#MARK9057 – DIGITAL BOOK REPORT (GBC)
First we saw Brexit. Then we got stumped with Trump. 2016 was a year full of shocks that rocked the world. Global media wagged its finger saying this is how hard you could be hit if you turned a deaf ear to the masses.
Now imagine if that happened to your small business? How hard would it be to lose your life savings in strategies that don’t connect with your audience? How much harder would it be if you were just starting out?
With the surge of social media, marketing strategies are changing as rapidly as the world. Companies cannot be smug about their knowing their audiences intimately. You need to delve deeper.
Nothing gives greater insights than a good read. Marketing in the Groundswell was written nearly a decade back by Forrester researchers Charlene Li and Josh Bernhoff to help small businesses find their footing. But after a weekend read, I would recommend it to any marketer, big or small, looking to find a place in today’s complex world.
Book Summary: Stop Shouting, Start Listening!
The sudden surge of social media jolted traditional marketers out of a smug misconception. Advertisers are not steering brands. Consumers are. People are chattering among themselves, influencing each other to make buying decisions.
Marketers cannot afford to remain disconnected with strategies that yell about selling. They need to “listen in as consumers talk to each other and learn how they think.” They need to connect with the audience on a deeper emotional level. This is because brands are more than just products. They are an emotional experience.
With this view, Marketing in the Groundswell opens on a series of corporate case studies that takes candid consumer views on social media into account. The companies revised their brand strategies with the new insights that were in sharp contrast to their own assumptions. The new decisions based on novel insights rewarded them with impressive success.
The book is a condensed edition of the 2008 best-seller Groundswell: winning in a World Transformed by Social Technologies. It plays with the groundswell metaphor, grouping the audience as an organic entity that businesses need to be more mindful of.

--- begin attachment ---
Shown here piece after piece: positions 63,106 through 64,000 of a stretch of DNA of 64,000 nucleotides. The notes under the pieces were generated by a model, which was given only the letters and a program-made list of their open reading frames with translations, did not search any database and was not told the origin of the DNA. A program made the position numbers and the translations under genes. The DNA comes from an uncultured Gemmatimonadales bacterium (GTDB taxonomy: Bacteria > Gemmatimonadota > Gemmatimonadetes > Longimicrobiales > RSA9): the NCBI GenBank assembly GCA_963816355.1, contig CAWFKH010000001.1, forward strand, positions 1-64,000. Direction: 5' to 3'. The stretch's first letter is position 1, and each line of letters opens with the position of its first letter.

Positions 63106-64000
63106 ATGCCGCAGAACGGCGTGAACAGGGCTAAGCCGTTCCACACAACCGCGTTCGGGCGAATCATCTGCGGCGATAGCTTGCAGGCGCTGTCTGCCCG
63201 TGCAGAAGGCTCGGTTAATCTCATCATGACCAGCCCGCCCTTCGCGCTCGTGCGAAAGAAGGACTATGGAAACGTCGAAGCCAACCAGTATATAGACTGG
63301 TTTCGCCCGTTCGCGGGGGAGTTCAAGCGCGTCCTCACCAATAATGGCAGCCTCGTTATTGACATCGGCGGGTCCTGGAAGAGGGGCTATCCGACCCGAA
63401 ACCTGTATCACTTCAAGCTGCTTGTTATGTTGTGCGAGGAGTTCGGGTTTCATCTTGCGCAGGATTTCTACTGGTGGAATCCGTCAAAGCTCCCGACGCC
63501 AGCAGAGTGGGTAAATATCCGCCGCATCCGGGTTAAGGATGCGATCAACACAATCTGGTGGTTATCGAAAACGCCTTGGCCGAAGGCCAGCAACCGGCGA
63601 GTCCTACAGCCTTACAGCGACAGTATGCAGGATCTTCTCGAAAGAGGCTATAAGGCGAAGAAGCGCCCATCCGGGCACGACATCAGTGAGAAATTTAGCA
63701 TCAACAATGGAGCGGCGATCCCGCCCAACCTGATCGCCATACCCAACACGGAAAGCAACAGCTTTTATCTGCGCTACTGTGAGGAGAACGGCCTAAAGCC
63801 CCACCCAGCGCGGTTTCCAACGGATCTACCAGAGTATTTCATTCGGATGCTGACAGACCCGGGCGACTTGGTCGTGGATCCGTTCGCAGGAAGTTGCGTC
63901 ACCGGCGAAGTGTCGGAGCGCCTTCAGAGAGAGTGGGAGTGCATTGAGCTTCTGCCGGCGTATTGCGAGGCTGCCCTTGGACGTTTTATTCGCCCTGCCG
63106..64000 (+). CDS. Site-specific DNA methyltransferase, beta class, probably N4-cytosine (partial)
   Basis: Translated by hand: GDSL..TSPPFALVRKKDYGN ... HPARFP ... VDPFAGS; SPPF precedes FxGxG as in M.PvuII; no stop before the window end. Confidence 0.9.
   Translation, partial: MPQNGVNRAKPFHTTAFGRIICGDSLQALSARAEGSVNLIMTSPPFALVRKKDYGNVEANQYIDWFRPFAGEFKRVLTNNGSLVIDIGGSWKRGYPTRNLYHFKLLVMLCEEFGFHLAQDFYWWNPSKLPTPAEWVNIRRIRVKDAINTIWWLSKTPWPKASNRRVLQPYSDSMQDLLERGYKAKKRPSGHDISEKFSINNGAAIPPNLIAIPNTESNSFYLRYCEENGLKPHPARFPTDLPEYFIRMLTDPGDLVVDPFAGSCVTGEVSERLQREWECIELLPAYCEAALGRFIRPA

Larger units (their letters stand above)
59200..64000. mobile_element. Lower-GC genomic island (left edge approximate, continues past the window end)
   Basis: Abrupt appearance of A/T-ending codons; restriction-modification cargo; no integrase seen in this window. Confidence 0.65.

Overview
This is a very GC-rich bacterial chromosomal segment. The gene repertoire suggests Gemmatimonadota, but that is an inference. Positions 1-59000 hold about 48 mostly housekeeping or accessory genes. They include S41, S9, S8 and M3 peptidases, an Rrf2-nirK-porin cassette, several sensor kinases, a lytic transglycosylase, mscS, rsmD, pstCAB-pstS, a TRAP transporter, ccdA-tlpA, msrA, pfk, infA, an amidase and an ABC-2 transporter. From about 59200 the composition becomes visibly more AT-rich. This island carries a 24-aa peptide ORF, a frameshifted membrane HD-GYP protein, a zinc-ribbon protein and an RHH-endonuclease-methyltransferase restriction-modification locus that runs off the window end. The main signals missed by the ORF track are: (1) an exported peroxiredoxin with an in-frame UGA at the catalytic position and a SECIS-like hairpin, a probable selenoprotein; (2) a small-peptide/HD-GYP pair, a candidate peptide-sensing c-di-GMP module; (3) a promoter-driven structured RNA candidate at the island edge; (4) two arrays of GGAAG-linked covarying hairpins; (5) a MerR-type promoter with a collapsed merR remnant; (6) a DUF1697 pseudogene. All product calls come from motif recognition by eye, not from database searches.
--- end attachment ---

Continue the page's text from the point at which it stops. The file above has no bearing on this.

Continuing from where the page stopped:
The book is divided into 3 core chapters that teach what your parents always told you :
- Listen carefully
- Talk courteously
- Act generously (Energise)
Chap 1: Listening to the Groundswell
“Listening is perhaps the most essential neglected skill in the business,” say the authors. It’s not enough to rely on syndicated market research and focus groups alone. Marketers need to be where the consumers are. They need to tap into the honest, unfiltered insights right from the groundswell. They need to be active on social media for any business success.
Social media is where the consumer action is now. This is where conversations are born, nurtured and circulate. This is where consumers leave their feedback, bloggers weigh brands, buyers rave about their decisions and the disgruntled freely voice their opinion. The volume of comments in the social space is a vast source of information. But passive listening is not enough.
Companies must respond to the groundswell to build relationships.
Chap 2: Talking with the Groundswell
The way companies talk to their consumers defines their brand voice and consequently, consumer perception.“Shouting to get people’s attention” does not pay anymore. Conversations do, the book says. Word-of-mouth dynamics and honest reviews carry far more weight than loud advertising. Responding to reviews courteously and addressing dissatisfied customers instantly does wonders for brand loyalty.
Chap 3: Energizing the Groundswell
The third and final part of the book talks of ways to energise the groundswell through incentives. Customers are the greatest resource for improving products and services. A grumpy consumer can switch overnight into a loyal fan if handled with care. Rewarding loyal fans is the best way to earn brand influencers. Customer-referrals cost nothing but are priceless for business growth. For a small business with low budgets, can anything beat that?